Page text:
Jacob: That formula sold toys. Oh, boy. Did it ever sell toys. The formula is actually pretty convenient – a kid can sit down and watch any given episode and get exactly what they want out of it. I know the show gets more serialized in later seasons and series, but even then, there's a pretty standard "give them what they want" pattern. I'll be honest: I sat down to watch these episodes with my wife and friends, alcohol in hand, ready to suffer...and I didn't? We actually had a blast! The show is cheesy and cheap and silly and the fact that the writers were forced to write around action footage they had licensed from a Japanese TV series is painfully obvious, but...I didn't care? It's perfectly cute and nice and we all ended up having a good time? Let me be frank: I thought this would be an exchange where we both kicked this show into the mud, but I'm officially a convert.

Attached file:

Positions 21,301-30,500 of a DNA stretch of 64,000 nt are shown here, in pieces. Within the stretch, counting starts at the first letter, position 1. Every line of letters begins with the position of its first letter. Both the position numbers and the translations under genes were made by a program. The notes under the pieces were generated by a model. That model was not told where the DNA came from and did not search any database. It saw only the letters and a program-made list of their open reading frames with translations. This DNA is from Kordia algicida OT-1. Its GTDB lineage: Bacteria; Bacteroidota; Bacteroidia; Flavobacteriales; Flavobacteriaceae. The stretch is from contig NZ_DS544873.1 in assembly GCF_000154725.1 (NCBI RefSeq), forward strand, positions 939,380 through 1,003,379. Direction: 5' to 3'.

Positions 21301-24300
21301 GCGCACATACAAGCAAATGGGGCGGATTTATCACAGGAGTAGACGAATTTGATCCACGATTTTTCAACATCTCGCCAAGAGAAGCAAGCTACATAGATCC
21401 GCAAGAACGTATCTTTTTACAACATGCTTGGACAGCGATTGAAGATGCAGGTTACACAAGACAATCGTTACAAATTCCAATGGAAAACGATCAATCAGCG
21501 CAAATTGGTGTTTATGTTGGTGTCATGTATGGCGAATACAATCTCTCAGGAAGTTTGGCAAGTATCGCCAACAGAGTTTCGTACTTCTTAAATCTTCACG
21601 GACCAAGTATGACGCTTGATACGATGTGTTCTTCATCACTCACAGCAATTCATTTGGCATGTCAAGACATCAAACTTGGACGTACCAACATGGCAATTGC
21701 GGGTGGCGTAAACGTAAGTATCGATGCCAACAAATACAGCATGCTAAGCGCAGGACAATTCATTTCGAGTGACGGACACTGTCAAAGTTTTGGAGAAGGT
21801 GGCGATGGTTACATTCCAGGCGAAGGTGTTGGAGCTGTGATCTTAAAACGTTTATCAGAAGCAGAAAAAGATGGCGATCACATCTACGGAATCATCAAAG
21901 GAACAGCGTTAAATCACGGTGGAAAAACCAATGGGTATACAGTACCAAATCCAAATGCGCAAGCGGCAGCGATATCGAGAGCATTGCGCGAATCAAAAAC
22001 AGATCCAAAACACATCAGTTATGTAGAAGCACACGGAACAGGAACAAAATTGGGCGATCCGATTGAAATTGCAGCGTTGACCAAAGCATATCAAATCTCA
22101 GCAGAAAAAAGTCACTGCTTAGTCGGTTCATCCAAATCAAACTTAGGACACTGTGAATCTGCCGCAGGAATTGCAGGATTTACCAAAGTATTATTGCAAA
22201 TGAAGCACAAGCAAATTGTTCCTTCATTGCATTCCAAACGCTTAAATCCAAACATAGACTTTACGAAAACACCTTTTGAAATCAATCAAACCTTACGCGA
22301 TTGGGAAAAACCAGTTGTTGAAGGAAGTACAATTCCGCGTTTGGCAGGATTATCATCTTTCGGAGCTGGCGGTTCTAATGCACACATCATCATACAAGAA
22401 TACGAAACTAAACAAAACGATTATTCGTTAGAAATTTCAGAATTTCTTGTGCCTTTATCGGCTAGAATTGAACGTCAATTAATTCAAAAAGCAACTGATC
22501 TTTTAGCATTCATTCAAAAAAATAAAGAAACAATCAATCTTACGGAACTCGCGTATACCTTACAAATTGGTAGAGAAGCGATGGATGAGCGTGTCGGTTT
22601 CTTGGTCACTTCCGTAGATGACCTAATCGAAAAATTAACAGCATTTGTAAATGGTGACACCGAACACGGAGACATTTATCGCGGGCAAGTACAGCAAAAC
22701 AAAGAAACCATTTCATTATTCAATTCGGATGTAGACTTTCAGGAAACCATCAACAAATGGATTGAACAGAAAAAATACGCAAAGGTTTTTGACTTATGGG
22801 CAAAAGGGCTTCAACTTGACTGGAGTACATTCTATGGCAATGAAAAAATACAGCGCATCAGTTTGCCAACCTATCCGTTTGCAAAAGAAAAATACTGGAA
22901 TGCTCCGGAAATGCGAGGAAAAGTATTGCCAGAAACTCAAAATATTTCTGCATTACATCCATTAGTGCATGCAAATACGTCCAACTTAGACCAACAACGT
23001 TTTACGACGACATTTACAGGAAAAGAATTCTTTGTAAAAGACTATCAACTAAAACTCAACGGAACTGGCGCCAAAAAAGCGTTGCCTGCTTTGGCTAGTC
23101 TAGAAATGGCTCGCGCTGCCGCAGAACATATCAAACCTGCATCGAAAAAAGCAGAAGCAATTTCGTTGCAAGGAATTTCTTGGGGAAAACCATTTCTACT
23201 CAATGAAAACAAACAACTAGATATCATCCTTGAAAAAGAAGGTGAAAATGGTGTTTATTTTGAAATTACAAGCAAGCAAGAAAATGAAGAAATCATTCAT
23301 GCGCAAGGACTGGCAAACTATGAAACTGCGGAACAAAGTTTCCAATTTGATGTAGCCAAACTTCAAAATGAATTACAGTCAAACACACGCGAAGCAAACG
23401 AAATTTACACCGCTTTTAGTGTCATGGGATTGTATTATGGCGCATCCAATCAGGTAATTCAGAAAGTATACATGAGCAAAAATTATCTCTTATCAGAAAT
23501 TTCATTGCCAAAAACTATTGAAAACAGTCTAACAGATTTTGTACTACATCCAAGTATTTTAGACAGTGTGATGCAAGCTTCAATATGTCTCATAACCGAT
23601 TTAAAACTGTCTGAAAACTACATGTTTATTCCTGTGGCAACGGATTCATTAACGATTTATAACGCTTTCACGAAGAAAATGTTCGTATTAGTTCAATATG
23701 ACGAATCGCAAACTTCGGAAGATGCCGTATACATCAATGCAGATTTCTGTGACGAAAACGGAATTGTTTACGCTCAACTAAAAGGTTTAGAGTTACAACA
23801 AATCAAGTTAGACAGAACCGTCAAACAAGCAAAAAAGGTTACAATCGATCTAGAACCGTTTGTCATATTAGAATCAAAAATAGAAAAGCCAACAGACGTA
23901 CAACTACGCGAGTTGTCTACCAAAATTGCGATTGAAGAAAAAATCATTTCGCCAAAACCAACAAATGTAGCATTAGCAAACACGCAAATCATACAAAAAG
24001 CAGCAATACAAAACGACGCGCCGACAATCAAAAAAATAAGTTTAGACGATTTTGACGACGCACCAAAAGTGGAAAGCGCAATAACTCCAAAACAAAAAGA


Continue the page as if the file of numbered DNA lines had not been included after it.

The Villains

Jamie: I honestly thought we would be trashing it as well, but it's oddly fun! Let's talk about those villains now, because man, Rita Repulsa is serving a LOOK. I'm kind of obsessed with her and while I love Elizabeth Banks, I'm really bummed we've lost that classic costume – and a woman of color to boot. Being a kids show, the danger in the series never feels menacing, more like a disruption to life that the Rangers must scramble to resolve. But these "monsters of the week" are always interesting as they usually tie into whatever has been set up in Angel Grove right at the beginning of the episode. When Trini and Kimberly become Big Sisters to a young girl for a day, Rita sends a giant chicken to kidnap her. Billy's science protege? Sucked into a giant eye monster. Again, it's formulaic but I found these far more interesting than the Putty Patrollers and, if I'm honest, the giant monster fight at the end.